Images of Now and Then in Poetry's Mirror Two Collections and an Epic Narrative by Well-Known Poets Offer Fresh Reflections on the Natural World and Individual Experience
Elizabeth Lund. Elizabeth Lund is on the Monitor ., The Christian Science Monitor
POETRY has always been a mirror of society that can teach us much. Two new collections by well-known poets explore the relationship between the individual and the natural world, while a third book details an experience of epic proportions. Gary Snyder and Louise Gluck, who were both nominated for the 1992 National Book Award in Poetry, have each produced a milestone work. Barbara Helfgott Hyett's book was nominated for last year's Pulitzer Prize.
"No Nature: New and Selected Poems," by Gary Snyder, brings together generous selections from this Pulitzer Prize-winning poet's eight previous books, as well as 15 new poems. This collection shows the development of a writer who is a nature poet, was a leader of the '60s and '70s cultural revolution, and has been hailed as a voice of reason calling for the reexamination of Western culture's spiritual and political values.
Despite its title, "No Nature" is an attempt to define both Snyder's individual nature and the collective nature of the human species. The reader walks with Snyder as he attempts to find perfection in the natural world and then translate that perfection into human experience. At times he also seeks his own identity in the practice of Zen Buddhism, romantic love, his family, and various jobs he once had in the Pacific Northwest.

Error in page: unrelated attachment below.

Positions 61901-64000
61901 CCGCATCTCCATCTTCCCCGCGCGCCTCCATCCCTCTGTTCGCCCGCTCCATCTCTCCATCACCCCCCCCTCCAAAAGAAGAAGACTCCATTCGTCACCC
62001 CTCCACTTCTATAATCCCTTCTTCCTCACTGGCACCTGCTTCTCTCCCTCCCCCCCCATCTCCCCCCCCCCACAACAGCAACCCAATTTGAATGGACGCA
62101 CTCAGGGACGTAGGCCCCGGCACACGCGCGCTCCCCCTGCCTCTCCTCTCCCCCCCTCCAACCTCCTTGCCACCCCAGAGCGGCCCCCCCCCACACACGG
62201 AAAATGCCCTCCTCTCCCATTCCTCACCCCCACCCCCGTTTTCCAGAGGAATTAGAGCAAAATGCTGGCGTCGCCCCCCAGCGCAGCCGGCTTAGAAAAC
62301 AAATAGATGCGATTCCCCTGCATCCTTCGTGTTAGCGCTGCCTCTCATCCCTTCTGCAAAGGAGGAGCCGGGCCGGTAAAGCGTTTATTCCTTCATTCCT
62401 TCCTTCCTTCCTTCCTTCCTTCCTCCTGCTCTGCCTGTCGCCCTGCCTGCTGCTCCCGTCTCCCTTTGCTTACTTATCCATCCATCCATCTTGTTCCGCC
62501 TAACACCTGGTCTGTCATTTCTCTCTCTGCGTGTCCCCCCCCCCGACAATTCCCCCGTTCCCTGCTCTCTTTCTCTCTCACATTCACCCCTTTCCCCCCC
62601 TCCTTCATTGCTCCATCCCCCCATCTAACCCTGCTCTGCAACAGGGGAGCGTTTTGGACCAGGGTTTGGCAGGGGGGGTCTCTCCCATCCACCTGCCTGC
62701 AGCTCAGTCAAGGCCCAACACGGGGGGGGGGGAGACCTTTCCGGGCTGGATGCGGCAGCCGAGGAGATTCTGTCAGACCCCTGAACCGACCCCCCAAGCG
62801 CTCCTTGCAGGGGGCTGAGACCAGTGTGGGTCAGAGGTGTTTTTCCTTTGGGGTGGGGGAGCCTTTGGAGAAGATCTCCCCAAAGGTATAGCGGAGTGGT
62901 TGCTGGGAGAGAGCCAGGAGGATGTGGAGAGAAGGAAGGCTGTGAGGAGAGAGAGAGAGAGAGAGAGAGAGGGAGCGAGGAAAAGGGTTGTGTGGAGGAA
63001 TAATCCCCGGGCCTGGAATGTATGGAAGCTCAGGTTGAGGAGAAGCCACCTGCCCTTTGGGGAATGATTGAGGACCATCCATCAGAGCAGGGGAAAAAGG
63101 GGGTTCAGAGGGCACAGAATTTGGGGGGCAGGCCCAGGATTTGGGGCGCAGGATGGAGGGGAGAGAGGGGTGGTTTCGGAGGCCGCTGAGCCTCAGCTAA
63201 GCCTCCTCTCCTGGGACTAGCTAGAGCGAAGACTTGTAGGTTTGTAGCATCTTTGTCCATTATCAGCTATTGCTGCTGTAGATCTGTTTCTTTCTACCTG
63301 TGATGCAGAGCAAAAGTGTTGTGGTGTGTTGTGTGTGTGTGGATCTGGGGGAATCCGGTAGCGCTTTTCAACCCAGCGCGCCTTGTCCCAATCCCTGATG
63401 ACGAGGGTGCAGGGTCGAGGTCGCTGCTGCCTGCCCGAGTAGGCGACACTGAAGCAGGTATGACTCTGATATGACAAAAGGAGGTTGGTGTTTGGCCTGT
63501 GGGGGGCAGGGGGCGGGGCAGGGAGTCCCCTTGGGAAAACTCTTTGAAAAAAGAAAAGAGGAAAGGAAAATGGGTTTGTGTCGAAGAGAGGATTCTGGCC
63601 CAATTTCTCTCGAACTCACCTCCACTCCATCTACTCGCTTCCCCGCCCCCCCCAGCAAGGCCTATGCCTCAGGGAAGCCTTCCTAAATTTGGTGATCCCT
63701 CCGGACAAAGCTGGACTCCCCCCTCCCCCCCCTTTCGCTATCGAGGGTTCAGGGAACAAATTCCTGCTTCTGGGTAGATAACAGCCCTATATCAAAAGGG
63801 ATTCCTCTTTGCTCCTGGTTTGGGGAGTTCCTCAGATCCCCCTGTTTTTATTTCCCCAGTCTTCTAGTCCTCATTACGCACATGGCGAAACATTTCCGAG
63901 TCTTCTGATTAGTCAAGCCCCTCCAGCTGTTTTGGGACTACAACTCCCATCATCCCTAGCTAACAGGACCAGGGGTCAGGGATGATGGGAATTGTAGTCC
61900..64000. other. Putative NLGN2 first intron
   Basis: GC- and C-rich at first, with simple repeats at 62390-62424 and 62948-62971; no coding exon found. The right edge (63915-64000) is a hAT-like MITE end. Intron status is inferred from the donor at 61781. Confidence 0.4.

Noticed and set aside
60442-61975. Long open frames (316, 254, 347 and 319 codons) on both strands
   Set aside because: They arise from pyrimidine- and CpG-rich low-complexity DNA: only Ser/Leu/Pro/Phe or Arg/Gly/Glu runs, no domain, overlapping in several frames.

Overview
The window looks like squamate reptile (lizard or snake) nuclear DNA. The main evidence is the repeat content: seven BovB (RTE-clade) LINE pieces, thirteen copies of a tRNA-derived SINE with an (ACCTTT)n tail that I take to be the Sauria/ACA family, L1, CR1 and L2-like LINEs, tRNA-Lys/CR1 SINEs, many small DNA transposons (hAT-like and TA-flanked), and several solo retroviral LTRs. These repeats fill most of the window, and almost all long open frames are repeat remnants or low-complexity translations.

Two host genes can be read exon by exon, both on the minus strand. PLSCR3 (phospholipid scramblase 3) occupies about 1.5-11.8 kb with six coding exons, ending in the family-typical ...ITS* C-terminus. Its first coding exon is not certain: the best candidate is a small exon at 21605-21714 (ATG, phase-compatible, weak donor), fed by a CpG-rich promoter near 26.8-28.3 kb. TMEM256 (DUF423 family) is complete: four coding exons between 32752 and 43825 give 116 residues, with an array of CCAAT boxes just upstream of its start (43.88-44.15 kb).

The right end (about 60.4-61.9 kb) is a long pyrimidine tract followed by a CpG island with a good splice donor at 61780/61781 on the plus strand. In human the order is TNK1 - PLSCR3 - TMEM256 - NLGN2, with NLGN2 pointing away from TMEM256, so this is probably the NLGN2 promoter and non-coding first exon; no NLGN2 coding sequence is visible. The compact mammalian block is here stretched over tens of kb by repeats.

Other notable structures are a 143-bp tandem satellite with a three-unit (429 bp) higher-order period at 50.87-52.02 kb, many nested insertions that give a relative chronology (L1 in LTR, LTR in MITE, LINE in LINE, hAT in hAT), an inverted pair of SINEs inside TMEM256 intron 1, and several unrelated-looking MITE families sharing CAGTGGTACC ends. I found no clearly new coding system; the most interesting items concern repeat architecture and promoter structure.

Over the years, Snyder's skills have sharpened, and this volume shows both his triumphs and his failures as a writer. Many of the early poems included here do not go much beyond the level of description and often sound like Chinese or Japanese poetry that didn't make the mark. In his first two books especially, "Riprap and Cold Mountain Poems" (1958) and "Myths & Texts" (1960), Snyder's punctuation and line breaks were inconsistent and distracting, and the narratives were less lucid and clear than they c ould have been.
"Turtle Island," which won the Pulitzer Prize in 1975, is the prime example of Snyder's work. Previous books were preparing him to write this collection, and later ones are trying to match it in depth, clarity, and vision. The "Turtle Island" poems reveal a more tender, humble side of the poet, and Snyder himself is more of a presence in his own work. The result is more meaningful poetry.
Taken as a whole, Snyder's work could be described as a series of peaks and valleys. His shorter poems consistently outshine his longer pieces, which often ramble and become self-consciously clever. His work is strongest when he is in harmony with himself and his surroundings, as in the poem "We Make Our Vows Together With All Beings," first published in "Left Out in the Rain" (1986).
Eating a sandwich
At work in the woods,
As a doe nibbles buckbrush in snow
Watching each other,
A Bomber from Beale
over the clouds,
Fills the sky with a roar.
She lifts head, listens,
Waits till the sound has gone by.
So do I.
It is disappointing to end with the poems in the last section, some of Snyder's newest but flattest work. Rather than discovering fresh facets of the themes that have evolved over many years, he leaves the reader with no further understanding of his poetic vision. The poems merely recycle old techniques and language. The last poem, "Ripples on the Surface," just begins to explore questions and themes that should have been fully developed.
Louise Gluck's "The Wild Iris" tries to answer the questions "Who am I?" and "What is the nature of God?" Most of the poems use a flower as both metaphor and indirect subject, yet the collection is more like a record of the speaker's prayers. Readers unfamiliar with Gluck's crisp, sparse language may have difficulty finding their way into these poems.
The first few pages do not provide enough of a narrative, and it would be easy to conclude that the writer's vision is too personal and cryptic for others to share. …